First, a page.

Title: Nanotale: Typing Chronicles
Developer: Fishing Cactus
Release Date: March 31, 2021
Reviewed On: PC
Genre: Typing Adventure
Typing games are an oddly appealing niche. Despite the mere act of typing being such a simple, ingrained act for us, these titles require attentive and swift action along with methodical know-how. It’s a thrilling balancing act that can provide players a more honed focus on their typing skills alongside genuine fulfillment if appropriately implemented.
Nanotale from developer Fishing Cactus is an attempt that ultimately fails to stick its landing and make a favorable lasting impression due to a multitude of seemingly minor issues that continually build upon themselves to make a frustrating and borderline unfun experience.
The protagonist of Nanotale is an archivist named Rosalind. The story begins with her 18th birthday and her initiation into becoming a more adept archivist. After taking some notes in the wilderness and training alongside her teacher, she eventually encounters a mystifying fox spirit. Wielding a natural aptitude with the gift of magic, Rosalind ventures and learns more about the world while aiding many people in the process.
The gameplay consists entirely of typing. Talking, fighting, and examination that all require keyboard strokes, and it is legitimately addicting. Enemies have varying levels of lengthy words and vocabulary depending on their strength, creating an interesting dichotomy between the player’s own personal toolkit and the game’s difficulty.
The sound design when typing words is fitting, feeling ever so satisfying whenever a key is pressed. While seemingly minor, the audio feedback is imperative to the experience. There are also spells players can use, which is arguably where combat shined.
Not only do spells actively impede enemies, but they also impact the environment, which is a level of detailed incorporation that I was not expecting. Leveling gives players a choice of what perks they want, which is an extraordinary degree of agency. The RPG elements are lite in number, but there’s enough depth present without being needlessly contrived or insultingly simple.
The narrative of Nanotale is conceptually engaging, but its efficacy at hooking players will likely erratically vary. I had numerous issues with how the story was told, aside from it just not being personally interesting.
Voice acting quality varies at several points during the adventure. While Rosalind and a few other characters have strong, thoughtful line deliveries, there are just as many that simply don’t. These chunks of voice acting came off as forced and overly cheesy, making it somewhat difficult to feel genuinely immersed by this game’s world.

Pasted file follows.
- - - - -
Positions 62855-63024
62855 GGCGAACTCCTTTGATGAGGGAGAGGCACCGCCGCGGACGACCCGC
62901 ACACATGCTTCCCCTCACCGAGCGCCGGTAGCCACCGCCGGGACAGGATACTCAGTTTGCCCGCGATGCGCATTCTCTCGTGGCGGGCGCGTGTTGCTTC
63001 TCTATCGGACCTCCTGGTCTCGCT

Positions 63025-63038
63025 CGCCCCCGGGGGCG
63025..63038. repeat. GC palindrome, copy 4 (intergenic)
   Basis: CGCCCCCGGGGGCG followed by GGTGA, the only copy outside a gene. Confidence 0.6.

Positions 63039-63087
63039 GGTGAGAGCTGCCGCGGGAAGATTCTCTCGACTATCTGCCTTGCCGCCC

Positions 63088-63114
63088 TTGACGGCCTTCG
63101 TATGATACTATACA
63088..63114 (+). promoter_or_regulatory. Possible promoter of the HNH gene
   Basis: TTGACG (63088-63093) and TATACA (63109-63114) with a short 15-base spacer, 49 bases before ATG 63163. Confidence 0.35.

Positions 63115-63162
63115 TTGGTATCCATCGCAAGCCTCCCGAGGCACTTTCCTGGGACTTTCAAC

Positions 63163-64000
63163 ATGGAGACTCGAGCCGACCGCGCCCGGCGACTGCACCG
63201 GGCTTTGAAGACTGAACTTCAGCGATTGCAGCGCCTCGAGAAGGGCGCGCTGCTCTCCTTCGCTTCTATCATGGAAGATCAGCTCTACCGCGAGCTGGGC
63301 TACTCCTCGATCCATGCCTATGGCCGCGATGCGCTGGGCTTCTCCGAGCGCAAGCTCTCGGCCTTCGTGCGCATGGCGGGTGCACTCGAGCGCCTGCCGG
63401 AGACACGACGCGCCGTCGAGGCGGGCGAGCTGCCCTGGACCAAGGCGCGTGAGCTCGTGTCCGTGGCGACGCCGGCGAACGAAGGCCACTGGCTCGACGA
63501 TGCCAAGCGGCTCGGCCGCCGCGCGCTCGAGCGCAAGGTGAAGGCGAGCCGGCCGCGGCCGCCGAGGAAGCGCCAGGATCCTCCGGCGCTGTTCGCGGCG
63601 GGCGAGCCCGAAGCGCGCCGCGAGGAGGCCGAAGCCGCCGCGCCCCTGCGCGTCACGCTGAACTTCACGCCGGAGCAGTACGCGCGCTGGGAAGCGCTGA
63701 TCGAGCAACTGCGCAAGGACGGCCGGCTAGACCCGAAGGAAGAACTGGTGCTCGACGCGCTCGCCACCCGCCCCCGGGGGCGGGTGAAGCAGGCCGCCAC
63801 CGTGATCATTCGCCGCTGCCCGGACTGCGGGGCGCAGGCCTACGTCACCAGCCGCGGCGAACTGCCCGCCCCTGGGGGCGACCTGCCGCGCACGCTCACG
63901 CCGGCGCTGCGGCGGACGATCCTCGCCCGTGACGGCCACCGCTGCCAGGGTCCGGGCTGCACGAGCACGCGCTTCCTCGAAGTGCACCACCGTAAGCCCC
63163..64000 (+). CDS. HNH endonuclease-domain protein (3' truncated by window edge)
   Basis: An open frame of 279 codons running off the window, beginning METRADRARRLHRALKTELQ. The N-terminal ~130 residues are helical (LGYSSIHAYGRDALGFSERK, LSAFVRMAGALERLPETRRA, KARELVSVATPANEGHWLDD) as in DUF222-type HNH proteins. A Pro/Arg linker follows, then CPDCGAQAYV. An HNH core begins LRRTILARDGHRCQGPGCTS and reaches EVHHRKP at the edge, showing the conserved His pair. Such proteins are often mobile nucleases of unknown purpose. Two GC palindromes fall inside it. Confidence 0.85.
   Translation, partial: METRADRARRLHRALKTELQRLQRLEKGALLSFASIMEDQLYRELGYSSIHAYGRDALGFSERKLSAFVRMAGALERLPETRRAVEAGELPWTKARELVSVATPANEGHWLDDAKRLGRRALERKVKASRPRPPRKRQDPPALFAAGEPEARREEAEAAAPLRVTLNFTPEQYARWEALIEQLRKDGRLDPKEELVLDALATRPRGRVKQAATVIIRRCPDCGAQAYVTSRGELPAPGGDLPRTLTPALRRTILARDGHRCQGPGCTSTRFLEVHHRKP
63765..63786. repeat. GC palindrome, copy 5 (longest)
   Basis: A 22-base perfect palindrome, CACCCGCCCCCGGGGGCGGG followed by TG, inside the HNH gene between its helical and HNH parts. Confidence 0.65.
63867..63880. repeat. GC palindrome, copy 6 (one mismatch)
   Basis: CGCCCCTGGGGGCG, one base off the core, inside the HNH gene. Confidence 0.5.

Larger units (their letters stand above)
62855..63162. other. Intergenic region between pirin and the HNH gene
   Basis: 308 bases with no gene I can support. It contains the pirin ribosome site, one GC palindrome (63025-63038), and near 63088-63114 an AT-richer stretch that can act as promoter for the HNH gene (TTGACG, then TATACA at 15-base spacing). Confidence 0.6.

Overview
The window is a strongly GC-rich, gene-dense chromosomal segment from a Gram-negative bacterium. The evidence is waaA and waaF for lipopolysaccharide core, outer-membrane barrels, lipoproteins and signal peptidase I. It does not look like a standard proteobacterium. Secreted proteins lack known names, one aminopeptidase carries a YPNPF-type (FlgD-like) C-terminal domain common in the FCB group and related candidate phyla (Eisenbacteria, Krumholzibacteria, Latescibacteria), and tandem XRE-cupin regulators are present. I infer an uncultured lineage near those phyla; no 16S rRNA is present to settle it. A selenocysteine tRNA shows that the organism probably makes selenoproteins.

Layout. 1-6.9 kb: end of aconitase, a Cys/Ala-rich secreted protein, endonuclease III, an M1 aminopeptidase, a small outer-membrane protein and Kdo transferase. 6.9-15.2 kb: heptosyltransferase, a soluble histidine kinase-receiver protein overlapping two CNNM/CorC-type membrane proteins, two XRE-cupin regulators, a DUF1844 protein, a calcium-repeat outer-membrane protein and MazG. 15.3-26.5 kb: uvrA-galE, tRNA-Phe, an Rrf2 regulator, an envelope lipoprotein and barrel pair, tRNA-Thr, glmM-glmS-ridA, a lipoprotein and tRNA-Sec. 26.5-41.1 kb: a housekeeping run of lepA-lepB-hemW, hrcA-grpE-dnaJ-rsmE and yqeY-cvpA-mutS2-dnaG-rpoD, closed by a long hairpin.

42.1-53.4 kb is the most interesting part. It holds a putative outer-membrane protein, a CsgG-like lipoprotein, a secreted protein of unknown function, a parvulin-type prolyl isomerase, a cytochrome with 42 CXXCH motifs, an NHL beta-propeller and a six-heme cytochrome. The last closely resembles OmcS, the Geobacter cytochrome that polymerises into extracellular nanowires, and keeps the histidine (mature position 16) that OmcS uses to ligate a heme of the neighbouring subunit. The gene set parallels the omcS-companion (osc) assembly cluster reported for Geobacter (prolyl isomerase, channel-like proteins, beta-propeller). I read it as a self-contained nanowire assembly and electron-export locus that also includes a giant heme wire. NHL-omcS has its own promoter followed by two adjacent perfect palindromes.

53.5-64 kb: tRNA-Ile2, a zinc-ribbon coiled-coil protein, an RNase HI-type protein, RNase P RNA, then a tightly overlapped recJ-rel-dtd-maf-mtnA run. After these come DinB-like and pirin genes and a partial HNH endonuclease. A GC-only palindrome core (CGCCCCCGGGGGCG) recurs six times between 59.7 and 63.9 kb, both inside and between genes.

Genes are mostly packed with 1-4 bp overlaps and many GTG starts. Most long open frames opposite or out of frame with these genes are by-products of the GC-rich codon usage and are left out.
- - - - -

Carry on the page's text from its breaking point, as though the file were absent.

Another factor that harmed immersion was the lack of much-needed optimization. I encountered a slew of bugs during my time playing, which drastically ruined the experience. Consistent frame drops were among the most common of these issues, but I also dealt with a few more major ones.
For instance, a puzzle near the game’s start required a branch to be burned from igniting an exploding fruit of sorts. The explosion would sometimes result in nothing occurring at all, and other times only the grass was affected by the fire. The branch eventually took the hit, but it took several attempts that should not have been necessary.
Dealing with this not even two full hours into the game was offputting. I also encountered a crash that seemed to corrupt my save data, requiring a new playthrough to begin. These issues, more than anything else, were the driving forces behind my constant frustration.
Aside from technical grievances, however, some in-game elements honestly made it far less enjoyable. While the art style is gorgeous, the NPCs are oddly contrasting compared to the amount of effort poured into the environments. They look identical, which is especially jarring when interacting with them.
The map is frustrating to navigate as well. This can undoubtedly be attributed to my own ineptitude, but I got lost relatively frequently. I don’t mind patience with exploration, but in the case of Nanotale, it felt constantly obtuse for where to go next. Adding in the occasional soft locks, I experienced with the somewhat contrived map design made progression always a certain degree of unfun.
At its core, Nanotale is certainly enjoyable. The simple act of typing being morphed into an RPG format sets a sturdy foundation for a fun experience. Further, the adventure is one that I genuinely felt attached to. It’s a shame that so much weighs on this, though, from soft locks to unoptimized systems and choppy framerates, a handful of offputting implementations hinders this overall decent idea for an adventure.
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